How I Stole Johnny Depp's Alien Girlfriend

BOOK: How I Stole Johnny Depp's Alien Girlfriend
9.66Mb size Format: txt, pdf, ePub



here are a few things everybody knows about Zelda:

1. They caught her stealing food in a supermarket just outside Paris.

2. She was “scantily dressed” in some sort of…let me see…“futuristic fetish outfit.”

3. She resisted arrest and sent two security guys to the hospital with concussions and a few broken bones.

4. They couldn't find her relatives, or any sign of a past, or anyone who knew her—like she had just fallen from the sky.

Which makes it
much more interesting when she says she's from outer space.

I've been passing by Dad's office again and again, pretending to go to the bathroom but really trying to get a good look at her through the open door.

Here's the extra data I've gathered during my expeditions:

5. She has long, dark-blond hair. It's curly and messy, and she keeps hiding her eyes behind it.

6. Regarding the eyes: I managed to see them when she blew her hair sideways to take a good look back at me. They're green and mean.

7. She's pretty in a scary sort of way. Like something you'd really like to touch but that will probably bite.

8. Oh, and she's very tall for a girl. I think she's quite thin, too but it's hard to tell because she's wearing the oversize, worn-out jeans and sweater they give them at the juvenile detention center. I'd say she's about fifteen or sixteen, but she told Dad she's three hundred twenty-five—that's three hundred twenty-five years on her planet.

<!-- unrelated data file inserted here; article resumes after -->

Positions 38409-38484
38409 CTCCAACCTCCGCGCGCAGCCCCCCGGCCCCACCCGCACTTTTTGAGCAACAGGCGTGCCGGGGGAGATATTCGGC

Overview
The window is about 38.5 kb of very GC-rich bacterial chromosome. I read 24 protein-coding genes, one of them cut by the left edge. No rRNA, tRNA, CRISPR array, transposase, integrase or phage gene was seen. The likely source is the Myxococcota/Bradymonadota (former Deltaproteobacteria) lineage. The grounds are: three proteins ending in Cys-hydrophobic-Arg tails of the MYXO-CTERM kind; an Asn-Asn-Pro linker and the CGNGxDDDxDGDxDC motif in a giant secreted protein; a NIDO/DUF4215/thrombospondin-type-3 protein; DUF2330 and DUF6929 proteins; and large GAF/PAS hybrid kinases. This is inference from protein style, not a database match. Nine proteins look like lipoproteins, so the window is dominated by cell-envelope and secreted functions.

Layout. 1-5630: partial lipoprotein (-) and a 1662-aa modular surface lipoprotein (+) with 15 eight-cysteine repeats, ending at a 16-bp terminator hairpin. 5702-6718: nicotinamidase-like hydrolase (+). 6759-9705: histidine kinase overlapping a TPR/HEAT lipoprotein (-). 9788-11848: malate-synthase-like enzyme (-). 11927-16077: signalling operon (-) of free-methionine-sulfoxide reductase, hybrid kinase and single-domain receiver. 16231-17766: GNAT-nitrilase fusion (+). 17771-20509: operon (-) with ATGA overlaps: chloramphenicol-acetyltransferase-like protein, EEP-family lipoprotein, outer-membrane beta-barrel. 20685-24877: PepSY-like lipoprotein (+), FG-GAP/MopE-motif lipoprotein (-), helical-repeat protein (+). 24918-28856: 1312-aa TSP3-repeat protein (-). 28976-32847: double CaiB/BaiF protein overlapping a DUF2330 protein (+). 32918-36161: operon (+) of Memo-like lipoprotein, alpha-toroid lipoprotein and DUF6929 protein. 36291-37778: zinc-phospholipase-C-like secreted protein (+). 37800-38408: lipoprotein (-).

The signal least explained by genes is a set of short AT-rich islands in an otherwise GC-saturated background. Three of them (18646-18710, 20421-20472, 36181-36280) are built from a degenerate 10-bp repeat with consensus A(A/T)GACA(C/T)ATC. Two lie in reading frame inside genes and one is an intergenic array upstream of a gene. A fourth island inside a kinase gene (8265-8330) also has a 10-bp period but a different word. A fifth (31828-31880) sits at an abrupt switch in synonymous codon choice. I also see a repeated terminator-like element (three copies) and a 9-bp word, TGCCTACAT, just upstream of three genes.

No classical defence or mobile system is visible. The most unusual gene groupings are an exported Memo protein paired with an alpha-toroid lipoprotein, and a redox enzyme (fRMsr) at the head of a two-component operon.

I decide to make another round trip to the toilet. She has moved her hair sideways, like she knew I was coming.

“Why are you staring at me like that?”

“I'm not staring at you.” I point toward the bathroom. “I live here. I was just passing by.”

“So keep on passing by, DWARF!”

The policewoman sitting next to her jerks her handcuffs.

I walk away and lock myself in the bathroom.

Dwarf? Pfft!

I'm only fourteen. I might still be growing.

Dad lives on a farm in the middle of nowhere—nowhere being the very edge of Normandy, one hundred miles from Paris. His village is surrounded by cornfields, apple trees, cows, and hateful villagers. The village is called Cornouaille. The villagers are called Cornouaillois, which is a ridiculous name and probably adds to their resentment.

The Cornouaillois hate Dad unanimously. He's from Paris, and he's a famous therapist, and that's more than enough to tick them off. They call him the “nutty professor” and his house the “nut farm” because of all the “troubled” teenagers the judge sends here to be fixed.

Now Dad's fixing Zelda.

“Is she crazy?” I ask.

Dad smiles. He's making her a hot chocolate and gazing at the cornfield beyond our back garden while the milk warms up. “No one is ever crazy, David.”

I look down at the tray he's bringing her. He's not using the cheap chocolate cookies he usually gives patients. He's giving her
cookies! The fancy new crème brûlée ones I brought with me from Mom's place in Paris.

“Is she dangerous?”

“No, she's not dangerous.”